Forensic evidence can play an instrumental role in the state’s case, which is why it is important to work with a federal criminal attorney if you face federal charges. A defense attorney has different ways to challenge forensic evidence in Maryland federal criminal cases presented by the prosecution.
One way is to undermine the credibility of the witness offering the evidence. Another way is to argue that the evidence is not relevant or has a different significance than what the prosecution offers. The defense attorney may hire their own expert to offer a contrasting opinion. If you want to know more about the impact forensic evidence could have on your case, speak with an adept federal defense attorney that could advocate for you.
Usually, forensic evidence in Maryland federal criminal cases is introduced by an expert witness. For example, a government lab technician might analyze a piece of evidence and determine it is an illegal substance. A person with a background or expertise in accounting could testify and explain a complicated financial transaction.
A defense attorney might attack the credibility of an expert witness and offer reasons to the judge or the jury as to why the expert is not reliable or should not be trusted. There are different ways to do that. The defense attorney can challenge the witness’s background and credentials. The attorney might suggest that the expert is not qualified to testify about the subject material at hand.
Sometimes, the defense attorney learns that the witness has testified in dozens of trials and always delivers an opinion that is supportive of the prosecution’s case. While that does not necessarily mean that their analysis is inherently wrong, it could be evidence of bias or a less than neutral analysis. That is important information to provide to the judge or the jury. Something in the witness’s background could reveal bias. Perhaps they have a long-standing relationship with law enforcement or with the prosecution office handling the case. There might be a family or personal connection.
The judge determines information the defense can use to attack the credibility of a witness and may at some point say the information is not entirely relevant. If the defense attorney can successfully undermine the credibility of a witness or the government’s expert, they can challenge the reliability of their opinion.
Another way to address the forensic evidence in Maryland federal criminal cases offered against defendants is to argue that the evidence is not important or is not important in the way the government describes. For example, the government may introduce DNA evidence attributed to the defendant that was found at the scene of the crime. The defense attorney may offer an alternative, innocent explanation as to why the DNA was found in this location. Rather than challenging the validity or the reliability of the DNA analysis, the attorney is attempting to challenge the relevance of the DNA evidence itself.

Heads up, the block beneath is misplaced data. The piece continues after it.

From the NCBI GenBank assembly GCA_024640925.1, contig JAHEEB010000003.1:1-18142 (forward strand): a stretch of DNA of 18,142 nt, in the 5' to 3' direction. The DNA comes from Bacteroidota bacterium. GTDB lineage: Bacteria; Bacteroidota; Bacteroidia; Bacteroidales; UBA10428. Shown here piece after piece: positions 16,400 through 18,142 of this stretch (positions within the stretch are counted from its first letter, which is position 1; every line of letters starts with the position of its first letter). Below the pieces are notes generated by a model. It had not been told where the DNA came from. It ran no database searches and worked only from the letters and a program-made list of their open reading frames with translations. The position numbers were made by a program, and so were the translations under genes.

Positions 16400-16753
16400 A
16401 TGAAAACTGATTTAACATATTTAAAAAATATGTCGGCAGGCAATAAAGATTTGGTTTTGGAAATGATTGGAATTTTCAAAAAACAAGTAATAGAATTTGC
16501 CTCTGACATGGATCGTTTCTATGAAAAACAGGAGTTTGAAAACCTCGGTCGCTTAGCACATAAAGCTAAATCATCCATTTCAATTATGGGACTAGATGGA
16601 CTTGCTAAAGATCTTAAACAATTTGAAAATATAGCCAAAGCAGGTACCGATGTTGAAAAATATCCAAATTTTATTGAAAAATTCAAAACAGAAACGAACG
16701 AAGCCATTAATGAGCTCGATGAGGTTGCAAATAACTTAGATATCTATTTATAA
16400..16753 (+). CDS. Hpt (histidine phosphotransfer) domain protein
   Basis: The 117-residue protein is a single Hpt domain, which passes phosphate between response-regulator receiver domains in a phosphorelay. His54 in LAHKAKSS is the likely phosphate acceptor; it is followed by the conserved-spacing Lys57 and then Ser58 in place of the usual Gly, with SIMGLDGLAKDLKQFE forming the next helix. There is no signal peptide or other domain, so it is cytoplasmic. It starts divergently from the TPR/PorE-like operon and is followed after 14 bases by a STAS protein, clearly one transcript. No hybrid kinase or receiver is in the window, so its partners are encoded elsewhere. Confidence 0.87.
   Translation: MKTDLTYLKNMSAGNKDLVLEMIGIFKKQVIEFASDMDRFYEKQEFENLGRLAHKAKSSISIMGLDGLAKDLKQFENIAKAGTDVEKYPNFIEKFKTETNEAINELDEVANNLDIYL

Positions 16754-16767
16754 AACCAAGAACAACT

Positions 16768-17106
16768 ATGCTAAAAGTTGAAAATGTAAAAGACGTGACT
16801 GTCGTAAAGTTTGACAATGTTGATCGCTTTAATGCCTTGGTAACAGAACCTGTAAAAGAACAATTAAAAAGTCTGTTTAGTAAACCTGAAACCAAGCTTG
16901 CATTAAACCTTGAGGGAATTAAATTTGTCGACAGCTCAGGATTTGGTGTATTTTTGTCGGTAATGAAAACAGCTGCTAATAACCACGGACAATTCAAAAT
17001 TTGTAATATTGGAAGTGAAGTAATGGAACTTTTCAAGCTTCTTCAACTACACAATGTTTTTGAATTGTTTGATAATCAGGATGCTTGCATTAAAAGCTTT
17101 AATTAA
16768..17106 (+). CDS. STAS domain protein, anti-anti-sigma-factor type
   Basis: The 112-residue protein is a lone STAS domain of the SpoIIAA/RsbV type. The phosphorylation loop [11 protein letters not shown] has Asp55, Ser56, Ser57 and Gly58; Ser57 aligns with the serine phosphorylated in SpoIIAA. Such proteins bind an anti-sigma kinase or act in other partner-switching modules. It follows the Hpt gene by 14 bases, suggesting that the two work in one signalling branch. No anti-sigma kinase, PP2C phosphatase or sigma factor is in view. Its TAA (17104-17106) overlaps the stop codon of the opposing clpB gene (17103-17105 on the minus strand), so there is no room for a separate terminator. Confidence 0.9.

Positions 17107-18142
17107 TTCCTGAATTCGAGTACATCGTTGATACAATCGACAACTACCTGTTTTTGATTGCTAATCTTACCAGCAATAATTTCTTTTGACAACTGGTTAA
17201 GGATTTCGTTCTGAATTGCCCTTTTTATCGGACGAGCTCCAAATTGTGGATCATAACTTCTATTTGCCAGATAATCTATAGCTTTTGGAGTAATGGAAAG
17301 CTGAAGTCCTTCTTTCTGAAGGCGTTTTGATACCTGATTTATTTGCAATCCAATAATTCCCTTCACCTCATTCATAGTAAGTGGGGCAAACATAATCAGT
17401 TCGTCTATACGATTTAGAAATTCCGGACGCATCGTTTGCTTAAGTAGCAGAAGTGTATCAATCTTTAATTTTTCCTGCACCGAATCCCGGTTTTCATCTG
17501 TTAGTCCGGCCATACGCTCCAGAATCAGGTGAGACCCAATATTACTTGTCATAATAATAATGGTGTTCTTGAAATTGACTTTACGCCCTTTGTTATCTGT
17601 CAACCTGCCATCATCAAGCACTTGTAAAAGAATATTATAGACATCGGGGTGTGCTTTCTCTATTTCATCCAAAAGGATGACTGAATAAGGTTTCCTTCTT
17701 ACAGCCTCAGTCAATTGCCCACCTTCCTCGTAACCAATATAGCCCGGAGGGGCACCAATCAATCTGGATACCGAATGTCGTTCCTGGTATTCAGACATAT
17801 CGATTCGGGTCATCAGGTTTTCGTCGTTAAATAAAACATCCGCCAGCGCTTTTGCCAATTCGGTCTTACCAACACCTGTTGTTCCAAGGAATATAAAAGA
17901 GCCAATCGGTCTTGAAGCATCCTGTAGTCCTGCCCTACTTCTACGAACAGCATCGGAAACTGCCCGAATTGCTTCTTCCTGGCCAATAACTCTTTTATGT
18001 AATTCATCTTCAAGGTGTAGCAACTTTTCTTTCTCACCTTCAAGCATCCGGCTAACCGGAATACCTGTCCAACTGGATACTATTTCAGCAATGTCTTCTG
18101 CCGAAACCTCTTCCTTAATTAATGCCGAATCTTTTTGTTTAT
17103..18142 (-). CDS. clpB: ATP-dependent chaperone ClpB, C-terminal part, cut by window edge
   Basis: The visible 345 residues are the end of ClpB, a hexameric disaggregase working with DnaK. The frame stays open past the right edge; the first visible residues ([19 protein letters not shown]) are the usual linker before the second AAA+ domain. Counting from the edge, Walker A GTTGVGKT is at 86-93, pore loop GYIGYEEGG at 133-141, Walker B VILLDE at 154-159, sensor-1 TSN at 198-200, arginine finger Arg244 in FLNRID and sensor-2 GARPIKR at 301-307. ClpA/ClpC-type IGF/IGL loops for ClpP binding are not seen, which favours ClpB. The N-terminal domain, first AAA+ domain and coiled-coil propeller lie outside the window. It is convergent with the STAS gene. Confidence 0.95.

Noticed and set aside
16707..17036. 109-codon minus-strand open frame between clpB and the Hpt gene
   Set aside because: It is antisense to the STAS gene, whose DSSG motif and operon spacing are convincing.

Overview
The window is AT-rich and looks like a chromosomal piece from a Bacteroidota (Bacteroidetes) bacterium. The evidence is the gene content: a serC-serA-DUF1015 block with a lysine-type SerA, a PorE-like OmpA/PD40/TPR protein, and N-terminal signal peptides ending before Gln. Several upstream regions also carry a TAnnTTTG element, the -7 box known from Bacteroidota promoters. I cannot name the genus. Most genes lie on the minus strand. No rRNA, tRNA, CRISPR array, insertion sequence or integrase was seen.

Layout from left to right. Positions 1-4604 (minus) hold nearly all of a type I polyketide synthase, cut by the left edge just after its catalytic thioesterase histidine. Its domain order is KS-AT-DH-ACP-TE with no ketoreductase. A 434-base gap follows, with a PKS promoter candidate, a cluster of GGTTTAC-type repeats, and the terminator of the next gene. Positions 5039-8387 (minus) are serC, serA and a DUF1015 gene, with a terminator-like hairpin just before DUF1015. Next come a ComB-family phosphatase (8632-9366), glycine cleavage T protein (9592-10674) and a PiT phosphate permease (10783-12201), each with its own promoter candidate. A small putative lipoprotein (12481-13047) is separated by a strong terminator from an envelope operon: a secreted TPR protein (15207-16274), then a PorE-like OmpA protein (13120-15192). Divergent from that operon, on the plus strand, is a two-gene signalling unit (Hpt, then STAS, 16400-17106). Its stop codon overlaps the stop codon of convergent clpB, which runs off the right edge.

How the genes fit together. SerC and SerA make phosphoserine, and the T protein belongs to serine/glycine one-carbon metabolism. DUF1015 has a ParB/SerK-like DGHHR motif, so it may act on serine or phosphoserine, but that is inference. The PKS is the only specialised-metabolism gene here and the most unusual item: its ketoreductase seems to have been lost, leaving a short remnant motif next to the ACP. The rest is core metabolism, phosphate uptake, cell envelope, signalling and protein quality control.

The defense attorney might also use an expert witness when building the defense. They may do that regardless of whether the government has an expert witness because they want to understand the material involved. An expert in the field may be able to review and help the defense understand the evidence when the case is technical with forensic evidence, or involves narcotics, DNA analysis, or complicated chemical analysis. If the government presents an expert witness whose analysis and conclusions support the government’s theory of the case, the defense expert may come to a very different conclusion. In this case, the defense might have their expert testify at trial.
This is usually referred to as a battle of the experts. Each side has their expert offering an opinion about what the evidence means and the significance relative to the matter at hand. The defense attorney tries to get the judge or jury to come around to their point of view and agree with the defense expert. When there is a conflict between the experts, this could be evidence itself that the issue is not settled and there can be one conclusive determination on the issue at hand. If the experts with careers in the field cannot come to a conclusive determination about the issue, that shows the jury that there is doubt. In a criminal trial, when the jury must be convinced of guilt beyond a reasonable doubt to convict someone, even if they are not convinced 100 percent by the defense expert, the conflict reveals that there is doubt and could be a factor leading to an eventual acquittal. If an individual wants to know more about forensic evidence in Maryland federal criminal cases and how expert witnesses can help, they could speak with a skilled defense attorney that could answer their questions.